Dave's Blog


Since 2008, the US has imposed tax on expatriations. This includes a citizen renouncing his or her citizenship and a long term green card holder losing US permanent resident status or filing as a nonresident under a US tax treaty.

Because the tax on expatriation depends on the expatriate’s net worth on expatriation, planning before expatriation is essential.

Before 2007, the US imposed a special tax in the 10 years following expatriation, so the planning differed.

Corporate Tax Reform

Both President Obama and Congress have been discussing reform of the US corporate tax system, prompted by the US having the highest statutory corporate tax rate in the world. However, the discussions have focused on the effect of proposed changes on US based multinationals.

In my practice, I often seen corporations organized outside the US considering expansion into the US. Using Canadian corporations as an example, they face Canadian federal and provincial tax of about 25% to 30%, but US federal and state tax of 35% to 45%. For those corporations, the most basic tax plan is to minimize their presence in the US, compatible with their business objectives. If a tax treaty applies, a limited presence may avoid US federal income tax completely and, depending on the states in which business is carried on, also avoid US state income tax. Even if the presence is sufficient to be taxable in the US, limiting the functions performed in the US, the staff working in the US, and the assets located in the US can limit the profit allocable to the US under transfer pricing principles.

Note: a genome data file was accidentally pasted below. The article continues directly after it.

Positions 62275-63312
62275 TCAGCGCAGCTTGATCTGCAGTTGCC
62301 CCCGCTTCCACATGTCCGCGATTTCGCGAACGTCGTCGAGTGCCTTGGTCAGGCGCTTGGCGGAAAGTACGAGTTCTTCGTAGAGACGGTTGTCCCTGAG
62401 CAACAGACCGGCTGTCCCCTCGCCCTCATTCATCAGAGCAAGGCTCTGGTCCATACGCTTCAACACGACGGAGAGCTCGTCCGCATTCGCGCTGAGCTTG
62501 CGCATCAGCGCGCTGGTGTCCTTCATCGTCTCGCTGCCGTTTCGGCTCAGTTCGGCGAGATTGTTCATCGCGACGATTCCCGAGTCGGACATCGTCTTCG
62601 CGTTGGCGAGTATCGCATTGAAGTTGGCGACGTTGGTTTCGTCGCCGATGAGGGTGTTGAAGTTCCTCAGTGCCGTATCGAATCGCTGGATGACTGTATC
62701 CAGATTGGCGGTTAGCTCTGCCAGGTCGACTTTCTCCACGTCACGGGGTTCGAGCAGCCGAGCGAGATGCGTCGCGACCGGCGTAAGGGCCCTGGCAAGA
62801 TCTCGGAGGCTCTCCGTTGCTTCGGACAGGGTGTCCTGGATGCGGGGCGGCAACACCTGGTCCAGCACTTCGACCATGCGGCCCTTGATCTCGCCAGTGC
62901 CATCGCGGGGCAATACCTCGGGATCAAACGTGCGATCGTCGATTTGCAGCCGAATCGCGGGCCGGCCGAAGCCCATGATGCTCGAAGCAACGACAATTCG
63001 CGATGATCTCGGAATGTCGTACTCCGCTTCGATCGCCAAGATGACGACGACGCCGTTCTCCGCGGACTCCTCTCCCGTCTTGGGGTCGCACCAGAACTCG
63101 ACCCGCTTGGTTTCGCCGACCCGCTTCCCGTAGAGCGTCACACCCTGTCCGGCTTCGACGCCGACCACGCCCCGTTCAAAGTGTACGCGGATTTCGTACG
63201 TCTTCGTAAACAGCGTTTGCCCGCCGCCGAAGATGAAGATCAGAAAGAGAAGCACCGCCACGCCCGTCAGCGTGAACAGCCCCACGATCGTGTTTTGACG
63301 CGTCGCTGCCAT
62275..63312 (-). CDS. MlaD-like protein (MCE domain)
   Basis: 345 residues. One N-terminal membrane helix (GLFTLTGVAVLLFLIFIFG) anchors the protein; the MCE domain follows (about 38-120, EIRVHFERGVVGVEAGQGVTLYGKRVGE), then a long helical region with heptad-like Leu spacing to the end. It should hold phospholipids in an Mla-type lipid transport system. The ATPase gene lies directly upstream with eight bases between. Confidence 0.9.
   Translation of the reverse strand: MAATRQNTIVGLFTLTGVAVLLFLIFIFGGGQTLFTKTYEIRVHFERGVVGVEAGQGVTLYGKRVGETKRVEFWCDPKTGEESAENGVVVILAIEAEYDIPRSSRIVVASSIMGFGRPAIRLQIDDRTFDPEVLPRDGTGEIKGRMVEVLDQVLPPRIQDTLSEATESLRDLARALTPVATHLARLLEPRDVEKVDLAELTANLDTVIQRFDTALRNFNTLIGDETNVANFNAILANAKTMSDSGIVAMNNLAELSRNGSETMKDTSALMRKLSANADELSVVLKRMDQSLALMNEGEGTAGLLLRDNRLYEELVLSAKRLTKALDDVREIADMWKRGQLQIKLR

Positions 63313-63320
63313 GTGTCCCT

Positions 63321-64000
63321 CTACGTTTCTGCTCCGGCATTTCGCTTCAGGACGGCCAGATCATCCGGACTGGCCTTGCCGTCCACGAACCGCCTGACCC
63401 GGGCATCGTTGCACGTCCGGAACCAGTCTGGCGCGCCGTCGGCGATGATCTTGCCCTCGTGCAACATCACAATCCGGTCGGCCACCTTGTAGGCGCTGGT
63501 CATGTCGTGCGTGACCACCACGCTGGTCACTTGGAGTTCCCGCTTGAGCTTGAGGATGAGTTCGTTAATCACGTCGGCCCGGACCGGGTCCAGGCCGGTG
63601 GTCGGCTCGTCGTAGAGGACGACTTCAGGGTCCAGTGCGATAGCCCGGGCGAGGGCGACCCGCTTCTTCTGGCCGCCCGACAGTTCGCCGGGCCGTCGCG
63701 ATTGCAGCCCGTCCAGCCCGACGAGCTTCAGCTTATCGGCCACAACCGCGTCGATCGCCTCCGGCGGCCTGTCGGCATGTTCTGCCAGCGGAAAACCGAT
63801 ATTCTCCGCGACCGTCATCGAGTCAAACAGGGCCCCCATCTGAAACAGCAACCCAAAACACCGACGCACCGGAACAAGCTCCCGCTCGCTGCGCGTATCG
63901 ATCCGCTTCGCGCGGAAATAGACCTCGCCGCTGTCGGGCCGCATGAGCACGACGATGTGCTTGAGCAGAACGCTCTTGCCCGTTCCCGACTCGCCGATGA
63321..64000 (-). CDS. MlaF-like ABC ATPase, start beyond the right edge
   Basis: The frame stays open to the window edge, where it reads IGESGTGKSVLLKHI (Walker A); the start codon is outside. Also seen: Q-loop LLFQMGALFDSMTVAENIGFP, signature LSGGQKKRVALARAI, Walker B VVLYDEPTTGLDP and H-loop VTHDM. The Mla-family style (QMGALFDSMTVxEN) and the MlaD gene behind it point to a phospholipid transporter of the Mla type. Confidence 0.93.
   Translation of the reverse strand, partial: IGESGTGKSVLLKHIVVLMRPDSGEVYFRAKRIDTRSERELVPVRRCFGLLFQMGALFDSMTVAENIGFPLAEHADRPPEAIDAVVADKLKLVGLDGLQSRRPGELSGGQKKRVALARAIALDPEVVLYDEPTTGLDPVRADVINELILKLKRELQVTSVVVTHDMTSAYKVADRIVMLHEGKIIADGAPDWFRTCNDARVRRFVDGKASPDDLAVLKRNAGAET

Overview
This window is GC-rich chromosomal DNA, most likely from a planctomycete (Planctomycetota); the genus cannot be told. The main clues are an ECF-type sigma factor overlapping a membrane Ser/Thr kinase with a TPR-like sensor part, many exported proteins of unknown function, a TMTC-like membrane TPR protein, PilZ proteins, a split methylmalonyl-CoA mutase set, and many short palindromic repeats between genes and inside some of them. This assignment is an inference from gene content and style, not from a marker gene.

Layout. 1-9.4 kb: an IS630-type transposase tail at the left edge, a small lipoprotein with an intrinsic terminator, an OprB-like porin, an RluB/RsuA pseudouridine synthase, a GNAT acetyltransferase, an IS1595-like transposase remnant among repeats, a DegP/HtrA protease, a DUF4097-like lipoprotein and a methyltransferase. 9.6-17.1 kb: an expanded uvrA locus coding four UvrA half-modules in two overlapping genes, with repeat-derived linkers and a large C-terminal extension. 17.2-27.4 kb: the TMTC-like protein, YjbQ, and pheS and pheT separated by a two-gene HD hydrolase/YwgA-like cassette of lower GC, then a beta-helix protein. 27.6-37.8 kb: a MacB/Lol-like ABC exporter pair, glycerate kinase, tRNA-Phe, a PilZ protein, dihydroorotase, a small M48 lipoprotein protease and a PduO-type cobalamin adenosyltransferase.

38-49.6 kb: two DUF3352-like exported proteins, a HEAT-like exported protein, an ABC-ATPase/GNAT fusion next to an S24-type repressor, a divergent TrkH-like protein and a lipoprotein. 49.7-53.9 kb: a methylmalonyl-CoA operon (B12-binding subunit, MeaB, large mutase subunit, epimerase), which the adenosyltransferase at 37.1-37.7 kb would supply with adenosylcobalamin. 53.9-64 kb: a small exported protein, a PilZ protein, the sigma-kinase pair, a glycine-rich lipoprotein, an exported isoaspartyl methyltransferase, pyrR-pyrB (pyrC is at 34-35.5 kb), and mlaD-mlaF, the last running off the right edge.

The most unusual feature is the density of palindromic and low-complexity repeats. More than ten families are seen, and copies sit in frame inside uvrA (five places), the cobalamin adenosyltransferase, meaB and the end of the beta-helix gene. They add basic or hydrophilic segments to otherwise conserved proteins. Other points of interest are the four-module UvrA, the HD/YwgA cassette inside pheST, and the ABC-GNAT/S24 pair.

The effect is that foreign corporations expanding in to the US are discouraged from hiring employees in the US. It would be useful if Washington politicians considered such effects, rather than fixating on US corporations such as Apple.

Basis Step Up

Individuals who move to the US are often surprised to discover that the US will tax them on gains realized after they become US residents, even if the gains arose entirely before they moved to the US.

The reason is that the cost of an asset for US tax purposes is the original purchase price for the asset, and there is no adjustment to fair market value when the individual becomes a US resident (except on a subsequent departure from the US by certain green card holders and under a recent amendment to the Canada US tax treaty).

This means that, before an individual could be treated as a US resident, appreciated assets should be identified so that appropriate planning may occur without adverse US tax consequences.





Copyright © DavidRoberts, 1995-2013





HeaderHomecopy map Bio Blog Home ContactUs